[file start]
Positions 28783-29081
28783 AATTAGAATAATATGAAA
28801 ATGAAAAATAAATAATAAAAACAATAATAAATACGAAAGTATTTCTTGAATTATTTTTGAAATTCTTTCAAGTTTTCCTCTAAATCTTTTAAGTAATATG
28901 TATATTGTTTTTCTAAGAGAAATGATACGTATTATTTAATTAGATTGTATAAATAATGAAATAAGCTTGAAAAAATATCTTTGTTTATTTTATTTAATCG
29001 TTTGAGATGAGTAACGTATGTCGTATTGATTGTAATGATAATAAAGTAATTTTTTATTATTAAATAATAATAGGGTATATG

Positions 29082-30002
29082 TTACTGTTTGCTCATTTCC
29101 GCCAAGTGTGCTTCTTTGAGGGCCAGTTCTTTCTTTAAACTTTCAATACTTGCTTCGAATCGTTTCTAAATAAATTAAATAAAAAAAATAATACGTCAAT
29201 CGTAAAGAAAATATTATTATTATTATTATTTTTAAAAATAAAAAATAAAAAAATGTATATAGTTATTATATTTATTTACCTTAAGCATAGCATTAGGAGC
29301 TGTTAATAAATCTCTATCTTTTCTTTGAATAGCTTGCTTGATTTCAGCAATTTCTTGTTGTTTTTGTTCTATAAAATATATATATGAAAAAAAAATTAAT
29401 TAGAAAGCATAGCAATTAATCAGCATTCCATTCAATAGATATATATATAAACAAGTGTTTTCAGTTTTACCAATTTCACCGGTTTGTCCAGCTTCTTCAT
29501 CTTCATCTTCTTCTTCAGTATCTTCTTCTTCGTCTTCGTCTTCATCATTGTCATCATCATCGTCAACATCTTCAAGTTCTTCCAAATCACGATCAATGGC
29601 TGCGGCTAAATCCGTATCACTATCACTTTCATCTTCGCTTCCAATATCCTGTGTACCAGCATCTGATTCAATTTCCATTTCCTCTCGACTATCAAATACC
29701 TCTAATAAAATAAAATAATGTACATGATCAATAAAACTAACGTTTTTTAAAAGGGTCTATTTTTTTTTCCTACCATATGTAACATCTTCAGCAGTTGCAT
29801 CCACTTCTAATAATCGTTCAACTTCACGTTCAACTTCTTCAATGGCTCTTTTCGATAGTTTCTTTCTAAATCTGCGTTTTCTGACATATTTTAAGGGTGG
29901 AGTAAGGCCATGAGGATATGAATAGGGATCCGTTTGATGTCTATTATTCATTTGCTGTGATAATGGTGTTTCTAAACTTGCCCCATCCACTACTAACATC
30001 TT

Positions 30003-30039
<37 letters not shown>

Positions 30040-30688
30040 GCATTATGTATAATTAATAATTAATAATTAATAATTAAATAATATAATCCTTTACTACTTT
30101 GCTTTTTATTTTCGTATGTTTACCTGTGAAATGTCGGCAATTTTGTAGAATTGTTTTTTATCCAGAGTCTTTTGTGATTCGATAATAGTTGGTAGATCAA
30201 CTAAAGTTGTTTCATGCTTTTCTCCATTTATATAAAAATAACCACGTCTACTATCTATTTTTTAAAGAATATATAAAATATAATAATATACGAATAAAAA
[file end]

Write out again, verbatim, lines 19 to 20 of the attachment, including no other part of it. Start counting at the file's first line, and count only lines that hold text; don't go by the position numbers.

<37 letters not shown>

Positions 30040-30688